Ouch! … That hurt!

May 26, 2009

I’m sitting here with my knee up after last week’s arthroscopic surgery.  (Gosh, I hope I spelled that right … you’d think that if I had it I’d at least know how to spell it!)  Anyway, don’t worry; this article is not about my maladies or whining about the recovery process.  It is, instead, a short opportunity to observe some easy parallels and associations between recovery processes.  (I dare you to read on … it may not be as boring as you think!)

1) The actual cause of my malady, years of abuse and excess wear on my knees from sports, exercise and being on the “never slender” side took its toll over time.  It was insidious, and snuck up on me.  Sure, there were plenty of warning signs and even several admonitions from experts who warned against the excesses.  But I have always been pretty healthy and was confident that I could overcome or endure just about any hardship.  So too was the degradation of the U.S. economy.   There were warning signs and warnings from experts and talking heads alike.  But we as a nation partied on as if there was no day of reckoning.  Nevertheless, the damage was being done … quietly … insidiously.

2) Last Friday I chose to be asleep while the most painful part of the correction took place.  Except for the humiliating backless surgical gown (not a pretty sight) and the intravenous line that Nurse Tutti Fettaganuchi started pre-op, the artful work of Dr. Daniel Kharazzi could have gone unnoticed, were it not for the giant bandage around my now pretty swollen knee.  Kharazzi must be good because I hobbled out of the surgicenter pretty much on my own.  I’m still not quite sure what he did in there.  He didn’t even know what he was going to do until he got in there and actually saw and understood what the situation was.  Remember back to the beginnings of TARP?  Bailout or bad asset buy-up?  Treasury changed its collective mind mid-stream.  The point here is that we don’t quite know or understand what the remedy is that is being applied; and at times neither do those doing the work until they get there.  Some of us who abhor pain or falter at the sight of our own blood even choose to sleep through the event, trusting that the appropriate corrective measures are being initiated.

3) I will learn more and see the Dr. K’s handiwork next Tuesday at my post-op appointment.  Until then, I trust that the right work was done.  And if he got it approximately right, the rest of the work is up to me.  Recovery now involves balance; keeping the insulted joint from swelling out of control using simple cooling techniques while gradually introducing mobility and eventually rebuilding strength.  (It also involves a fair amount of whining on my part.)  I must choose when, how much, and how hard to apply the cooling, the mobility and the strength exercises.  The result will have a significant influence on the nature and quality of my life, both short and long term.  Likewise, on both a micro and a macro level, economic recovery is a function of the steps that are taken individually and collectively.  I can control what steps I take, and be aware of the macro movement that occurs around me and its direction.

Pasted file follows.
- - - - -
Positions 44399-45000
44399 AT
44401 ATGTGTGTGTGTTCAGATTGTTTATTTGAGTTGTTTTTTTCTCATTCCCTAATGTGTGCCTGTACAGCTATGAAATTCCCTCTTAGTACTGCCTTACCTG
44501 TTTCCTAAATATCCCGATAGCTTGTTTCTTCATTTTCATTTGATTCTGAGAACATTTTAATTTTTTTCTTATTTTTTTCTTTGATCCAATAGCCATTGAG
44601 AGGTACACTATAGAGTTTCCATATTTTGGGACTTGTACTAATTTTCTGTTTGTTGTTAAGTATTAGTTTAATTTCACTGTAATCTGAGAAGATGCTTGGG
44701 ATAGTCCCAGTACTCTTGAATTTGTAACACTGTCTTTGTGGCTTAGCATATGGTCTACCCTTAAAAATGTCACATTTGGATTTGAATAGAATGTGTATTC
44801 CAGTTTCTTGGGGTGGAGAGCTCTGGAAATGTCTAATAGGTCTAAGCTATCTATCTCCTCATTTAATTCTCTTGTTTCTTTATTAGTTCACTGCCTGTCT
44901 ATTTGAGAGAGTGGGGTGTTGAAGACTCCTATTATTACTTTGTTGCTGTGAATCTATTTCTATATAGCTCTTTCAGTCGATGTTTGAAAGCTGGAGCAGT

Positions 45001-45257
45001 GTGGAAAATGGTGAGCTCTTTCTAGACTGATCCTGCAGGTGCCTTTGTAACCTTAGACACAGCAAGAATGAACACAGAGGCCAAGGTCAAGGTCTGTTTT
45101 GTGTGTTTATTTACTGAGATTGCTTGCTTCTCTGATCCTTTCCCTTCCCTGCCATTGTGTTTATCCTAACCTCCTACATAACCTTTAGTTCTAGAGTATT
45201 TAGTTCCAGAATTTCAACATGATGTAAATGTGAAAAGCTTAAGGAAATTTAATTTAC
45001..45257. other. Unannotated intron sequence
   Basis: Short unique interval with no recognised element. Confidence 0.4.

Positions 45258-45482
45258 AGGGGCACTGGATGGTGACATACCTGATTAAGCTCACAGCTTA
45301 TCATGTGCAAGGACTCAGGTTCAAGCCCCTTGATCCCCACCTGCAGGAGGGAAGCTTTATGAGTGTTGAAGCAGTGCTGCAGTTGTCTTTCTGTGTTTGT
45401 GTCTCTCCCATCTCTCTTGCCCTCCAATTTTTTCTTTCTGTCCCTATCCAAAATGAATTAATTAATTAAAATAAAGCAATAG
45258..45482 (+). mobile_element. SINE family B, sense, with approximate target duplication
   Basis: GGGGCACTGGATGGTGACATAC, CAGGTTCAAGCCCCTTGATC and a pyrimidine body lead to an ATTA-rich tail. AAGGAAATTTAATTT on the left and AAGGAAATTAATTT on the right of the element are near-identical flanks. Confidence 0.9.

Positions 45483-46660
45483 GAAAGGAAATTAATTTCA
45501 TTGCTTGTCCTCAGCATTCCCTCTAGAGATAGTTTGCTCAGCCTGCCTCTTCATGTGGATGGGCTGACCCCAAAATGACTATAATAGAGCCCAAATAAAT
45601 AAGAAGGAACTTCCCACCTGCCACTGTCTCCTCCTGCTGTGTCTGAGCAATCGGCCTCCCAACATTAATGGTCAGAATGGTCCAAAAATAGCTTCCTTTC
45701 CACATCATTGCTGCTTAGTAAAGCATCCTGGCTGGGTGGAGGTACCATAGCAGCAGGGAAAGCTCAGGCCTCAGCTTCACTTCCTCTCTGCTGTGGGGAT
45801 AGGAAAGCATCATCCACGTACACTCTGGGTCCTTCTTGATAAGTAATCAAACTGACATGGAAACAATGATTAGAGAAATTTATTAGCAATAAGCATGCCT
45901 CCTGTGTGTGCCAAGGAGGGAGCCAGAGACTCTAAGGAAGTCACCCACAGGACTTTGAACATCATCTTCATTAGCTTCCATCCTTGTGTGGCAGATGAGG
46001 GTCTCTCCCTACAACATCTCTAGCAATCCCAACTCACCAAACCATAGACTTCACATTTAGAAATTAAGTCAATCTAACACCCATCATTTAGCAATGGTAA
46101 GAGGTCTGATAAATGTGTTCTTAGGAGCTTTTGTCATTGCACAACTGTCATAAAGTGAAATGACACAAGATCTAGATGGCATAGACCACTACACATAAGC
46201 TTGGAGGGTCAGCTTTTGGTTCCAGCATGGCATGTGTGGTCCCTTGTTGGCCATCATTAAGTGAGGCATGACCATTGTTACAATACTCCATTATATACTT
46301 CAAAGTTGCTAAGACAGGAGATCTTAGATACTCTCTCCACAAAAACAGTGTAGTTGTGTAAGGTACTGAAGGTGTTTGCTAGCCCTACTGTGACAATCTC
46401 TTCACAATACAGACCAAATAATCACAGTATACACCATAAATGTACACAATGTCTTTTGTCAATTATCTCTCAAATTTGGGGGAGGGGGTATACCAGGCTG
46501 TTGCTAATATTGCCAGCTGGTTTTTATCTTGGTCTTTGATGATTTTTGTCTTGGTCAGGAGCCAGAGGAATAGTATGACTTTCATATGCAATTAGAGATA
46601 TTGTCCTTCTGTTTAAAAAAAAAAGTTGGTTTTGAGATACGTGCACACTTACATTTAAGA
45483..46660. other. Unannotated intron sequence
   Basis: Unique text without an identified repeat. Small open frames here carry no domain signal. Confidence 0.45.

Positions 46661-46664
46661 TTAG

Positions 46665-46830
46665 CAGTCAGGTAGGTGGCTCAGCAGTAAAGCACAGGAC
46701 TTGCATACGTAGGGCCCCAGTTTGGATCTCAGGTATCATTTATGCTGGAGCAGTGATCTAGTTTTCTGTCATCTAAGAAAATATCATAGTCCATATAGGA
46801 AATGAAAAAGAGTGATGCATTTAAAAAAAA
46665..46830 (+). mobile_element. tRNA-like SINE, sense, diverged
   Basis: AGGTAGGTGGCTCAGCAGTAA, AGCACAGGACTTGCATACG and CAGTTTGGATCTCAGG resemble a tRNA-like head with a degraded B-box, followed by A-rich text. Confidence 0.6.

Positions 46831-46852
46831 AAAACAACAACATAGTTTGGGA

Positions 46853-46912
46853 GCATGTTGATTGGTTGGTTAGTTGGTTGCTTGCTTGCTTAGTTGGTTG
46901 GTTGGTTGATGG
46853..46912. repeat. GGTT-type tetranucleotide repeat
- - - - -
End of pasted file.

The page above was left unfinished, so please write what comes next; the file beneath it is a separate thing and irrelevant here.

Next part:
** MacroNotes

  • Last week California failed to pass remedies put forth by Sacramento to address the $21 billion shortfall in the budget.  The Governor announced his intention to layoff at least 5,000 state education workers.
  • Last week Chrysler announced the inevitable, ordering the shutdown of 789 dealers across the nation.  GM could follow with a similar order for as many as 2600 dealers.  By the time this is over nearly 20% of the nation’s auto dealers could be out of business.  According to the dealers association (NADA), these two moves alone could add 150-188,000 to the unemployment rolls.
  • Banks are about to receive (may already have) an incentive to allow borrowers to sell their home at a loss rather than go through foreclosure.  Under the plan, the U.S. taxpayers will yet again mitigate the loss that the bank will experience by sharing the cost.
  • Though the drop in housing prices seems to be slowing, and Joe Consumer is beginning to open his pocketbook (probably with an accompanying uptick in consumer sentiment), we are reminded that we have just endured a period of the worst capital spending record for businesses since 1930.  The third leg of the stool, corporate spending is down 35-40%.  Businesses don’t make decisions to shell out dough based simply on “cautious optimism.”  It will take more … much more; and without a return of the corporate spending early recovery attempts may serve to simply suck in unwary investors seeing a false bottom.  Beware!  

4) Recovery will take time.  I can have a significant effect on how I come out of this based on my awareness, my decisions, my actions and my timing.  However, I also recognize that some things that are beyond my control and what goes on in the environment around me plays a big role in where I ultimately end up.  I will do my best to avoid missteps and lousy decisions.  But I will not allow myself to be inactive or a passive participant. 

Now, I must think about my next move … cool it down or light it up?  For me, I think cool it down and reflect a bit makes sense for the moment.

Mike Stockwell writes this blog for his clients, friends and frankly, for his own entertainment.  Mike is the founder of The Pacific Group – Business Advisory Services and works with owners and executives small and mid-size businesses in California and Hawaii, helping them to bring balance back to their lives and take their business to the next level.  Find out more about Mike and his business at: www.TPG-BAS.com and contact him at Mike@TPG-BAS.com


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